Wuthering Heights created something of a scandal when it appeared in 1847. In fact, Emily Brontë had to publish it under a male pseudonym because women weren't supposed to write about the escapades of cruel debauchers like Heathcliff, and polite Victorian society definitely wasn't ready for a stormy female character like Catherine.
Victorian homes were supposed to be polite and proper, with an emphasis on family values and strict gender roles. Wuthering Heights included references to cruelty, drunkenness, pregnancy, and sensuality, and even contained some starchy language.
Most of all, Emily Brontë's take on love was an unsettling one. Rather than an angelic bond between a husband and wife, love was a wrenching force that drove people to madness and death.
Additionally, Wuthering Heights has many characteristics of what we call the gothic novel, Victorian-era stories that deal with key settings and themes, like gloomy landscapes, haunted houses, the past, and sensuality, all of which make an appearance in Brontë's tale. Gothic plot lines can appear hyper-dramatic to the modern reader. That said, consider 21st-century movie and television shows about hauntings, murders, and supernatural events. Readers have always been intrigued by the darker aspects of human nature, and that's just what the gothic novel is all about.
Let's review. Wuthering Heights, Emily Brontë's 1847 novel, is a story of love triangles, scandalous passions, and supernatural events. Just like the characters in the story, author Emily Brontë grew up in the moors, or rolling hills, of Yorkshire, England.
The story is based upon Catherine and Heathcliff's ill-fated love, as described by Nelly, Lockwood's housekeeper to her employer. Catherine makes a socially advantageous marriage to Edgar Linton, while Heathcliff elopes with Edgar's sister, Isabella. Later in the story, Catherine's daughter, Cathy, marries Heathcliff's son, Linton, who dies soon afterwards, relegating Cathy to a miserable life as a servant at Wuthering Heights. She eventually falls in love with Hareton, her deceased Uncle Hinley's son, and they plan to marry.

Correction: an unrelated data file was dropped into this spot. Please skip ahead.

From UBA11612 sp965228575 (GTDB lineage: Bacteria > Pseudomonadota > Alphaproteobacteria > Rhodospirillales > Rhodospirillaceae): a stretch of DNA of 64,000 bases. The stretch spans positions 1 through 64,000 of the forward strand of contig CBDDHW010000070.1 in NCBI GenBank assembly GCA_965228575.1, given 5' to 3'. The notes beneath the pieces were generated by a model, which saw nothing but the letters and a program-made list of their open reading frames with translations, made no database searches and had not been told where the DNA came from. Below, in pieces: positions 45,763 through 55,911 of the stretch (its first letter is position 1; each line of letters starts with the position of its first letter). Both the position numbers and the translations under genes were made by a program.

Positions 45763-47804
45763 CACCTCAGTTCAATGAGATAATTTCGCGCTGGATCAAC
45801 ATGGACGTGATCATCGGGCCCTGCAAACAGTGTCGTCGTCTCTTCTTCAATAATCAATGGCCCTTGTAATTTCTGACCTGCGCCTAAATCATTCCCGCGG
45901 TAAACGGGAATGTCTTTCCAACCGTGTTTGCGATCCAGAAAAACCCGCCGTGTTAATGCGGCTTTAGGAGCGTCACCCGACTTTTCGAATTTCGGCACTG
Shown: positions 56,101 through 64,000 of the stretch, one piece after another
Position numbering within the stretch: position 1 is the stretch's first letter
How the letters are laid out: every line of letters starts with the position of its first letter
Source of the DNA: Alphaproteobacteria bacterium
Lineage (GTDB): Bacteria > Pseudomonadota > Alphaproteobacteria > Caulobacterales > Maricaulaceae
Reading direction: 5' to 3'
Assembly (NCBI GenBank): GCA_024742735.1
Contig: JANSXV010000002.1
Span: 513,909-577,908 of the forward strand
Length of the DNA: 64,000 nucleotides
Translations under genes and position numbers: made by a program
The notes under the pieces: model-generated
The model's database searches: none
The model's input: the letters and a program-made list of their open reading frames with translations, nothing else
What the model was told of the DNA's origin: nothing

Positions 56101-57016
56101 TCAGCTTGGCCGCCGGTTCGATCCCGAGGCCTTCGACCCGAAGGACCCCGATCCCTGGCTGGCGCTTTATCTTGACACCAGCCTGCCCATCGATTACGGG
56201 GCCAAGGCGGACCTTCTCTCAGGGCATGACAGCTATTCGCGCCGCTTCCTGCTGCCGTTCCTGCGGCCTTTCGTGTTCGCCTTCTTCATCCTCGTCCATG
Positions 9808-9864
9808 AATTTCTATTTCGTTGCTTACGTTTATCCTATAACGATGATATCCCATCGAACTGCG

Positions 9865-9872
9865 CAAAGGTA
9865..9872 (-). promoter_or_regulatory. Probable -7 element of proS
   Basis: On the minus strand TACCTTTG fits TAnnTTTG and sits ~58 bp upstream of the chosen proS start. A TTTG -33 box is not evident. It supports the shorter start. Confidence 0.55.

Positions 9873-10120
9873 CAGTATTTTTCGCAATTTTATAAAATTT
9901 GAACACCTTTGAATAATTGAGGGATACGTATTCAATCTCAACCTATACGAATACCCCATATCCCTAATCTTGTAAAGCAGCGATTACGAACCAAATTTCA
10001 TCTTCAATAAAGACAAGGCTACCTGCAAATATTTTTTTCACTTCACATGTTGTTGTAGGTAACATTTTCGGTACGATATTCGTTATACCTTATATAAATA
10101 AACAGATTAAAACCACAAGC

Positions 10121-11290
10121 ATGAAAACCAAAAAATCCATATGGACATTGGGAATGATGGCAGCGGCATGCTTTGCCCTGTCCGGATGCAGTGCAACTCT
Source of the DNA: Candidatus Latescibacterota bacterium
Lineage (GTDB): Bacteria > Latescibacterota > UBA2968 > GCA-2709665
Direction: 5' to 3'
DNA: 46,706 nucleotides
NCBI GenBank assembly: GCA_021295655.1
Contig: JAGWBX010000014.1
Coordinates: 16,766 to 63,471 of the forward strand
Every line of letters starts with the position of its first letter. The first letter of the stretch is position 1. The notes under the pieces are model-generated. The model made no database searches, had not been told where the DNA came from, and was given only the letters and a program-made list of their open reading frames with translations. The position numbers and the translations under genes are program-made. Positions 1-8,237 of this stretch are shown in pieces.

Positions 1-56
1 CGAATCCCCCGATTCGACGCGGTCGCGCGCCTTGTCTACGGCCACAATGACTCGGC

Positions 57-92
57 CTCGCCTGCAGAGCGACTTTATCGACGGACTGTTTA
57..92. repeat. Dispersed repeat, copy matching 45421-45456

When it was published, Wuthering Heights created quite a stir, its characters breaking from the polite and proper vision of Victorian life. It's a gothic novel that deals with key settings and themes, like gloomy landscapes, haunted houses, the past, and sensuality.
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Wuthering Heights: More Activities
This lesson introduced you to the complex plot and themes of Wuthering Heights by Emily Brontë. Use these prompts to get to grips with what this novel has to offer and to explore further.
In order to remember the characters and their relationships to each other in this novel, try writing out a family tree and a dramatis personae indicating how they are all connected. Be sure to note who marries whom and who is in love with whom. Refer back to your list and diagram when you need to study the novel or to refresh your memory.
Race in Wuthering Heights
One of the aspects of Wuthering Heights that was initially controversial is the fact that Emily Brontë strongly implies that Heathcliff is a person of colour. The 2011 film adaptation of the novel reflects this. Write an essay exploring race in Wuthering Heights and how reading Heathcliff as black or mixed race changes his character and his relationships, particularly his relationship with Catherine.
This lesson discussed the major characters in Wuthering Heights and how their lives change over two generations. Write a short scene that either depicts a missing but important scene in the narrative or that tells part of the story from a different character's perspective. Think about who the speaker in your writing is and what their life is like. Consider when your scene would fit into the narrative and what it would contribute.